Non-invasive analgesic techniques – immersion in water in the first stage of labour

Bibliographic reference Study type Evidence level Number of women Women’s characteristics Intervention Comparison Length of follow-up Outcome measures Effect size Source of funding Additional comments
Cluett 2004128SR18 RCT (2939 women).Pregnant womenThe use of any kind of bath tub/pool that allows immersion compared with no immersion during the first stage of labour
The use of any kind of bath tub/pool that allows immersion compared with no immersion during the second stage of labour
Comparison of different kinds and sizes of baths, i.e. whirlpool versus bath tub/pool
Comparison of different additives
Comparisons of early versus late immersion in water during labour
N/AMaternal outcomes
Fetal outcomes
Neonatal outcomes
Caregiver outcomes
Immersion versus no immersion in the first stage of labour

Maternal outcomes
Four trials provided data on epidural/spinal analgesia/anaesthesia and there was a statistically significant reduction in the incidence of epidural/spinal/paracervical analgesia/anaesthesia amongst women allocated to immersion in water during the first stage of labour compared to those not allocated to water immersion (471/1196 versus 521/1210; odds ratio (OR) 0.84, 95% confidence interval (CI) 0.71 to 0.99). Of these trials reported that 183/393 (46%) of the women allocate to water immersion did not actually use water. However, they analysed the data on an intention to treat basis, and do not provide subgroup analysis by actual intervention received. Four trials provided data on duration of the first and second stages of labour, and there were no statistically significant differences. Six trials reported on the incidence of operative delivery. Overall there was no statistically significant difference; assisted vaginal delivery incidence immersion compared to non-immersion (OR 0.83, 95% CI 0.66 to 1.05) and caesarean section rate immersion compared to non-immersion (OR 1.33, 95% CI 0.92 to 1.91). There were no statistically significant differences between the benefits and risks associated with the use of water immersion during labour on parameters such as perineal trauma: episiotomy (171/550 versus 186/554; OR 0.89, 95%CI 0.68 to 1.15 ), second degree tears (95/550 versus 104/554; OR 0.90, 95% CI 0.66 to 1.23) and third/fourth degree tears (39/1162 versus 29/1179; OR 1.38, 95% CI 0.85 to 2.24).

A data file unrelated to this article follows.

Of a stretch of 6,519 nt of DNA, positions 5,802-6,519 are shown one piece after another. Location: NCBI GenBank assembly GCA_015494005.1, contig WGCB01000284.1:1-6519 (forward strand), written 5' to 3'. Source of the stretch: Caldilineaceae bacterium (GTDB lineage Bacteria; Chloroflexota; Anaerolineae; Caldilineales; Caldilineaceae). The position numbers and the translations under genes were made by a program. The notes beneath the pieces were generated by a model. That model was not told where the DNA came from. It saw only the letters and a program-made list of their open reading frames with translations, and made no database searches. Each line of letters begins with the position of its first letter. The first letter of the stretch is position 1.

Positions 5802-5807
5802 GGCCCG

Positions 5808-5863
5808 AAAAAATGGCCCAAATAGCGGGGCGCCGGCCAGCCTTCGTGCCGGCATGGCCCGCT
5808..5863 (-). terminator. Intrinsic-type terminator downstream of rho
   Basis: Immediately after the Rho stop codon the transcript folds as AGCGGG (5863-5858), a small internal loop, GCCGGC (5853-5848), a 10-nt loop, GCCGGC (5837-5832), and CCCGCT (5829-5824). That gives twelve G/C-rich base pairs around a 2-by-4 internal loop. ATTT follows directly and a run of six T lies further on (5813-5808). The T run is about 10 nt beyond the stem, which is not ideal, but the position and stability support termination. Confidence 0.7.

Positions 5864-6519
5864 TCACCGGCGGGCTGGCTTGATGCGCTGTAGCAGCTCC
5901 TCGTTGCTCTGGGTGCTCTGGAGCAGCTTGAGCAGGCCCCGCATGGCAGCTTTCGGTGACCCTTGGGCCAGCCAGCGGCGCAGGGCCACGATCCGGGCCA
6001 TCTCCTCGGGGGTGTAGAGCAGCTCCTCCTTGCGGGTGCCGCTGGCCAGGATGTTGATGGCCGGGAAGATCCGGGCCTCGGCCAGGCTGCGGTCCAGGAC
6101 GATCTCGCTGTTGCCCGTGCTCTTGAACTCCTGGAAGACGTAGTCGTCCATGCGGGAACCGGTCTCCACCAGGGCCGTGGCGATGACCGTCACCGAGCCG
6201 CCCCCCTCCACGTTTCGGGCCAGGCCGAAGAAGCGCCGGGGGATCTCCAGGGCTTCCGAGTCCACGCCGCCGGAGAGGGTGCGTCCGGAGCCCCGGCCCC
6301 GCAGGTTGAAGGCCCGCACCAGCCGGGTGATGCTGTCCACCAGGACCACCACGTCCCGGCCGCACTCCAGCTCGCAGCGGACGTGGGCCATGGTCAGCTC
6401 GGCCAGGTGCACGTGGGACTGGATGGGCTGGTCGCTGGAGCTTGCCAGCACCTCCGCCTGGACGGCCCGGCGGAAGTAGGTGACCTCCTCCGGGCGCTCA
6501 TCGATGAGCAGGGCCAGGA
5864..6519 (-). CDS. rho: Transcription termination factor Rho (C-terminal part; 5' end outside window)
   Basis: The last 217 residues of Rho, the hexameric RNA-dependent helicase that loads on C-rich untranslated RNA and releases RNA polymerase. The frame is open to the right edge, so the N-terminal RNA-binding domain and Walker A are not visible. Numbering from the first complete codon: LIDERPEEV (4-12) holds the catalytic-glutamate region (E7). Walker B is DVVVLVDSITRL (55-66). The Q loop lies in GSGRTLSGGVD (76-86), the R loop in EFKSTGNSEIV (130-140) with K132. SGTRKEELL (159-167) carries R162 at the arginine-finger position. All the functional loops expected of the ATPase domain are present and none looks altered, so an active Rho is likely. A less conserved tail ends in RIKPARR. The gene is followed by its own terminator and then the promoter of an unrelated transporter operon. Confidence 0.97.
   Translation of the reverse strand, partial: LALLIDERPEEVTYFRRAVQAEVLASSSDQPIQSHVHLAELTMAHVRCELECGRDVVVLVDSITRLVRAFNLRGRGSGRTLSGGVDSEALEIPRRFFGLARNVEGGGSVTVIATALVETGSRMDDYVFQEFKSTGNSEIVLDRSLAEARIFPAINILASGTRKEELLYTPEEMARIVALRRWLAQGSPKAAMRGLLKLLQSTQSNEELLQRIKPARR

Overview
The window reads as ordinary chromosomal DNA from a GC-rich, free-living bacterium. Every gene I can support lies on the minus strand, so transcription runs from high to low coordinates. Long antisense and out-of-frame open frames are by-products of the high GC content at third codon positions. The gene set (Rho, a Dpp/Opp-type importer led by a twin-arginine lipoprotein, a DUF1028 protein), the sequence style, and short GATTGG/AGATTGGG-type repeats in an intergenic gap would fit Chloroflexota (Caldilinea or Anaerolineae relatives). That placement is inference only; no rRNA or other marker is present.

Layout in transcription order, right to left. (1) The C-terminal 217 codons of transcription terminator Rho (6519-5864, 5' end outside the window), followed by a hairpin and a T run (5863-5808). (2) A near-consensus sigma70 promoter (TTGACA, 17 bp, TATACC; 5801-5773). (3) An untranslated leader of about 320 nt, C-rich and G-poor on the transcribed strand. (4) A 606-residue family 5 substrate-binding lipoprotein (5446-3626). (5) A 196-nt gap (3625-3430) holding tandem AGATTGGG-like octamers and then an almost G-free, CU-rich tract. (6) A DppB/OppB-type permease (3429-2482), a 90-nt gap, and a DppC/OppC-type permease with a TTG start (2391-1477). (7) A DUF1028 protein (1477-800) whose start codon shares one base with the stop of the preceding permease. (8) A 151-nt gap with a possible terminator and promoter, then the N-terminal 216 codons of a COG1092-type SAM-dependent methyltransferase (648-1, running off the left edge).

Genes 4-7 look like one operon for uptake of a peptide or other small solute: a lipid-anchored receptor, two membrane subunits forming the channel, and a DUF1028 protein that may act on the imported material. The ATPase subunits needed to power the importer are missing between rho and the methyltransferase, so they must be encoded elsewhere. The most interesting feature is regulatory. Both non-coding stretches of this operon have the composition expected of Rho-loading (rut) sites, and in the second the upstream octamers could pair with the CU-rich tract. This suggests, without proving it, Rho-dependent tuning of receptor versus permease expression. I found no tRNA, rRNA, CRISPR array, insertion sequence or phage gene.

One trial reported maternal pain and women who used water immersion during the first stage of labour reported statistically significant less pain (using ordinal descriptors) than those not labouring in water (40/59 versus 55/61; OR 0.23, 95% CI 0.08 to 0.63).

One trial confirmed the biophysiological effect of immersion in water on the effect of blood pressure changes; systolic (mean 120.3 mmHg versus 127.5 mmHg; weighted mean difference (WMD) −7.20, 95% CI −13.12 to −1.28), diastolic (mean 62.8 mmHg versus 73 mmHg; WMD −10.20, 95% CI −13.70 to −6.70); and mean arterial pressure (mean 83.7 versus 127.5; WMD −10.50, 95% CI −14.68 to −6.32) were statistically significantly reduced in the immersion group.